He was to sell his property and become a preacher. Parley also felt a strong impression that he was to return with his wife to their birthplace in upstate New York. While en route, near Rochester he felt compelled to leave the schooner, telling his wife he would meet her soon at the home of her parents. Shortly thereafter, he says, he met a Baptist preacher by the name of Hamlin who told him about what Hamlin called “a strange, new book.” The next day Hamlin loaned Parley a copy of The Book of Mormon. Pratt describes his experience:
I opened it with eagerness, and read its title page. I then read the testimony of several witnesses in relation to the manner of its being found and translated, After this I commenced to read its contents by course. I read all day; eating was a burden, I had no desire for food; sleep was a burden when the night came, for I preferred reading to sleep. As I read, the spirit of the Lord was upon me, and I knew and comprehended that the book was true…
His autobiography then relates the full story of his encounter with this new religion that had restored those vital elements of the early Christian church for which he was looking. He dedicated the remainder of his life to missionary service in the U.S., South America and the Sandwich Islands and as an apostle from 1835 to 1857. Besides his autobiography, two of his widely read books are Voice of Warning and Key to Theology but his eyewitness accounts of historical events are also valuable.
A Voice of Warning and Key to Theology
Parley published some thirty-one works and eight of his poems are set to music in the Latter-day Saint hymnal, including the very first one, “The Morning Breaks.” Its triumphal message, that God’s light can overcome darkness to restore unity and peace, would likely have resonated with Pratt’s many missionary cousins from various denominations who were serving throughout the world in the 1800s at the same time he was. Its hopeful message would also likely resonate with his many dedicated cousins over the centuries who have given their lives to public service to try to make a better world. Perhaps the hymn’s message of unity, and its promise of a brighter day, will offer some hope and comfort to our readers during these dark times of 2020 fueled by a worldwide pandemic and dissension.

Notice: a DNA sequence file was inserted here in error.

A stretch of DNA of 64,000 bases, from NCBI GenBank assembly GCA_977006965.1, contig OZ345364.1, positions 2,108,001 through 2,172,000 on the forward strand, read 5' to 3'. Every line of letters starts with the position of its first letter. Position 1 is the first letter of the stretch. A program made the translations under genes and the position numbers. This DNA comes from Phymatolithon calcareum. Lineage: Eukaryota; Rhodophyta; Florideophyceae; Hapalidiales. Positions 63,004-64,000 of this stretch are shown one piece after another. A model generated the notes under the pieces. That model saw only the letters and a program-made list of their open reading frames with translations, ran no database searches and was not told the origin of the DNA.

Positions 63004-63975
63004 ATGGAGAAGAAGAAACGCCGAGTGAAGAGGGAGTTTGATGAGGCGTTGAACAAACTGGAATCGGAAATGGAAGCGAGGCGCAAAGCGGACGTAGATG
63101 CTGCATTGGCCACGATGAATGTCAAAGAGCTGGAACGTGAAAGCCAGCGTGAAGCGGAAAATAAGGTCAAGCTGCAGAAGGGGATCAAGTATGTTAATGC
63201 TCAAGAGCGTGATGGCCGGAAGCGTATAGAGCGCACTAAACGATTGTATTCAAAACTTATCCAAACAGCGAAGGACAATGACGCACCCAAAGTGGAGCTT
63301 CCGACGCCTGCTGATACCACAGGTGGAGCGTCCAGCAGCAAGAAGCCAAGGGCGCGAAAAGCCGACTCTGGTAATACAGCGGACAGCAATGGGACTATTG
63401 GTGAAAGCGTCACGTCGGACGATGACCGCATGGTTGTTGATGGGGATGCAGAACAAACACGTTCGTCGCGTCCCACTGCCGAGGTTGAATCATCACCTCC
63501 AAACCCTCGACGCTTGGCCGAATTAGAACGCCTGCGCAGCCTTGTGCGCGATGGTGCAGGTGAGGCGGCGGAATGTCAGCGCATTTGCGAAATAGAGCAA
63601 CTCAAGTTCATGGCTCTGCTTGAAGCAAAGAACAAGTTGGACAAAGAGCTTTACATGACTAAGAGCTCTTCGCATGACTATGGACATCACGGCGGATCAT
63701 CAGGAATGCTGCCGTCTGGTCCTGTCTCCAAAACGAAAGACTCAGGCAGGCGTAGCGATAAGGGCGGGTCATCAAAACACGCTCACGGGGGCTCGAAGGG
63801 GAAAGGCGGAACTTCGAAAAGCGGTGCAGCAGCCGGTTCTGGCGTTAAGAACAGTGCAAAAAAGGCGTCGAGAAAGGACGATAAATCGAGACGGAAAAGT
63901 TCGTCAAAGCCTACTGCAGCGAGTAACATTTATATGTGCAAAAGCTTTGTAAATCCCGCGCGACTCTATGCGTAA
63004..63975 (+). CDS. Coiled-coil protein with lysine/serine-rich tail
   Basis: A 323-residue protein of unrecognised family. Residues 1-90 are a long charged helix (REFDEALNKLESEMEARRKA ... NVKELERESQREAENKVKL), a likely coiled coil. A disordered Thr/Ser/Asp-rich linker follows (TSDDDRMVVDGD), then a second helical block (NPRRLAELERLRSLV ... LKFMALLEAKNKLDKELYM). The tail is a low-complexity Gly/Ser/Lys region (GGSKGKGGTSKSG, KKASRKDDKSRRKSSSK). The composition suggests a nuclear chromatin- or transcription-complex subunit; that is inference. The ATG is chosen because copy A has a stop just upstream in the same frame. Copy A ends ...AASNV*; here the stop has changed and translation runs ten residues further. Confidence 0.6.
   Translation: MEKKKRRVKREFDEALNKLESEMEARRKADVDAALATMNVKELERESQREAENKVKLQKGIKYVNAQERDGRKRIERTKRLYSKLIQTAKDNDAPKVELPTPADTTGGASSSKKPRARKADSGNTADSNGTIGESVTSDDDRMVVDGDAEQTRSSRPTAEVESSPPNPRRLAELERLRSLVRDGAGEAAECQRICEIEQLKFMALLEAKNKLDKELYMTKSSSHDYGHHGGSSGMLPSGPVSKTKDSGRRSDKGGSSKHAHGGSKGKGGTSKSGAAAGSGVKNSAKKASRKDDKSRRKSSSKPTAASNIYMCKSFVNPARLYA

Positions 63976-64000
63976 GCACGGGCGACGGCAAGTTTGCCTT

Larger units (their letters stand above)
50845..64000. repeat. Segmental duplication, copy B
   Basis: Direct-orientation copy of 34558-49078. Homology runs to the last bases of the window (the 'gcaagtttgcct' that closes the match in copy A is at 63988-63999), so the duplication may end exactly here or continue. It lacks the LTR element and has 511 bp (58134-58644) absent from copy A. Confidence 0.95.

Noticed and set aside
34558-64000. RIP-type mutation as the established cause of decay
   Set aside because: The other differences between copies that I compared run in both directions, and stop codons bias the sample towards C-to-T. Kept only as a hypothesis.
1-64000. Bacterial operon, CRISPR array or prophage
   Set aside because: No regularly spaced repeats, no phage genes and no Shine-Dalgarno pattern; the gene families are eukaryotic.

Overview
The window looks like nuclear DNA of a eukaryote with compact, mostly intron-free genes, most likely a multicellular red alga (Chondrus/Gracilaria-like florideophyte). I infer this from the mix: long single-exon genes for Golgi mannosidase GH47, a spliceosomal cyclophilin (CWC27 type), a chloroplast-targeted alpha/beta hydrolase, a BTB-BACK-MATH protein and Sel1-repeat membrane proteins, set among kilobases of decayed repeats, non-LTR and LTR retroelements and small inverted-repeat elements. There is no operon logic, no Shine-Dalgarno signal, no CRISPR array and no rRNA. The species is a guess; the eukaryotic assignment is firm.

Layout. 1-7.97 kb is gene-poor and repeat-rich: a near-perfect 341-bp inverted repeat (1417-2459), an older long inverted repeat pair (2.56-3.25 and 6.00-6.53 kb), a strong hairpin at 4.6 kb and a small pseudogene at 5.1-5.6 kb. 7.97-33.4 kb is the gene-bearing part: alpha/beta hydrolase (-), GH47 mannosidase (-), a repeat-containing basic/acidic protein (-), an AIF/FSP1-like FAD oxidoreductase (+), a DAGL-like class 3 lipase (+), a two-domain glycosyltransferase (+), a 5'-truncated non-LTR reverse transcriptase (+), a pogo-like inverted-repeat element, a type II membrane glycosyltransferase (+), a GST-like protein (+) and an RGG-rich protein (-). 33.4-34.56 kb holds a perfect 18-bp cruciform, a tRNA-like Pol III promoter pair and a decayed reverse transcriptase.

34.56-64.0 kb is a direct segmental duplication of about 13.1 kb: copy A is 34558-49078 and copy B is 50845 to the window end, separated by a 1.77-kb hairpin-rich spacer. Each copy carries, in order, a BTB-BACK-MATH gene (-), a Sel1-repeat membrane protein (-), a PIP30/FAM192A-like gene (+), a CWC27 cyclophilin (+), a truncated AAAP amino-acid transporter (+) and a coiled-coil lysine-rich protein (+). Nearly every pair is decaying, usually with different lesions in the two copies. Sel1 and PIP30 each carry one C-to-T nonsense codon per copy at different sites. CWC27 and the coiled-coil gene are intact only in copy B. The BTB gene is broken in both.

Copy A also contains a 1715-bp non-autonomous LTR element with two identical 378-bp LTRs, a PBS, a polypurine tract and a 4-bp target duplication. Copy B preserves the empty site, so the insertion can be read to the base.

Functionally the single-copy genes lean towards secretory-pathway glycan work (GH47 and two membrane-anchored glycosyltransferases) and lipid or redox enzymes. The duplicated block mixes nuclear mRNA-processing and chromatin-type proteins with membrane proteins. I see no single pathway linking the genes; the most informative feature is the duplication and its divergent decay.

The morning breaks, the shadows flee,
Lo, Zion’s standard is unfurled1
The dawning of a brighter day, the dawning of a brighter day,
Majestic rises on the world.
Enjoy a musical version of Parley’s hymn performed by The Tabernacle Choir at Temple Square
 Elizabeth and Samuel Lathrop’s Home in Norwich, Connecticut.
 Elijah B, Huntington, A Genealogical Memoir of the Lo-Lathrop Family in this Country…” (1884), 39. Hereafter Lo-Lathrop Memoir,
 Charles Willson Peale, “Simon Huntington,” 1783, https://commons.wikimedia.org/wiki/File:Samuel_Huntington_-_Charles_Willson_Peale.jpg. Other service included President of the Continental Congress, 1779–1781, chief justice of the Connecticut Supreme Court, 1784–1785 and Governor of Connecticut from 1786 until his death. His wife Martha Devotion was the oldest daughter Rev. Ebeneezer and Martha (Lathrop) Devotion. Having no issue of their own, he and his wife Martha Devotion raised a niece and nephew. “Martha Devotion Huntington, 1738/39–1794,” ColonialHall.com, http://colonialhall.com/huntington/huntingtonMartha.php.
 Harry Clinton Green, Mary Wolcott Green, The Pioneer Mothers of America: a record of the more notable women of the early days of the country, and particularly of the colonial and revolutionary periods, (1912), 98–99.
 Albert Leffingwell, Leffingwell Record: a genealogy of the descendants of Lieut. Thomas Leffingwell, one of the founders of Norwich, Conn., (1897), 58–60.